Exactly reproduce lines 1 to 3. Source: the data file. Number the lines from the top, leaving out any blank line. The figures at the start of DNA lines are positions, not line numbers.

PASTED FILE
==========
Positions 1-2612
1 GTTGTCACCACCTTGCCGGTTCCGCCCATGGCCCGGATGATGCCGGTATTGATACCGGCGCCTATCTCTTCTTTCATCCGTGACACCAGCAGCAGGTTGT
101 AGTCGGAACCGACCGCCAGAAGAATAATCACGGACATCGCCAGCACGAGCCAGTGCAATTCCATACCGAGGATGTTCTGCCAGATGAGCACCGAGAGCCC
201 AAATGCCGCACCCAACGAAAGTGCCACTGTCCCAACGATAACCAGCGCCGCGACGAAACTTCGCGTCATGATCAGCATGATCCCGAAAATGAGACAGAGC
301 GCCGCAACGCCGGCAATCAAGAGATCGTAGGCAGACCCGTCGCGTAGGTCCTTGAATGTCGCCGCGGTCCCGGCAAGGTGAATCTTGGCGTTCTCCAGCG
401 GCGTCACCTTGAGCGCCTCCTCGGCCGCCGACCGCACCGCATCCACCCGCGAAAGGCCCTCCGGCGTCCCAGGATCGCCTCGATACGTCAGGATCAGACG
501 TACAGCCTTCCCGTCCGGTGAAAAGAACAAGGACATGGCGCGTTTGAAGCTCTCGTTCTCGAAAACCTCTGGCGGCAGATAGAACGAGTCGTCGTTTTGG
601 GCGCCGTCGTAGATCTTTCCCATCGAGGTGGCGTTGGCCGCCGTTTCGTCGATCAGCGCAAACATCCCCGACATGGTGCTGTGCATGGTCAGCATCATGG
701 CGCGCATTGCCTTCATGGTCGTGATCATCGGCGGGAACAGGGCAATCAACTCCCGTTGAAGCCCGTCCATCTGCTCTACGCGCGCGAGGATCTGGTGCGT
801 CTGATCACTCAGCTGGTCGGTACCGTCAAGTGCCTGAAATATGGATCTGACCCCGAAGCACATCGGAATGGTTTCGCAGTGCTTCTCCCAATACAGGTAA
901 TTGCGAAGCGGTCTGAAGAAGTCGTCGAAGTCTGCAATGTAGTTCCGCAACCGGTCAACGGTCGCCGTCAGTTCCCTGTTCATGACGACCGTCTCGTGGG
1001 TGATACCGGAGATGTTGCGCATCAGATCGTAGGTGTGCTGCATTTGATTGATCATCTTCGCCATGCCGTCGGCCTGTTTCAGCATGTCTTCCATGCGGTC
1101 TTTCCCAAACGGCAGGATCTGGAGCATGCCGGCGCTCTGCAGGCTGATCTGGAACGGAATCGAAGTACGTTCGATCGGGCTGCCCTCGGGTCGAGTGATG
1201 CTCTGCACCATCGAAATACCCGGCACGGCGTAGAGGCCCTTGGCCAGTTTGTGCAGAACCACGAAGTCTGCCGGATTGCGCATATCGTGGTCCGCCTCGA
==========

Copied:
Positions 1-2612
1 GTTGTCACCACCTTGCCGGTTCCGCCCATGGCCCGGATGATGCCGGTATTGATACCGGCGCCTATCTCTTCTTTCATCCGTGACACCAGCAGCAGGTTGT
101 AGTCGGAACCGACCGCCAGAAGAATAATCACGGACATCGCCAGCACGAGCCAGTGCAATTCCATACCGAGGATGTTCTGCCAGATGAGCACCGAGAGCCC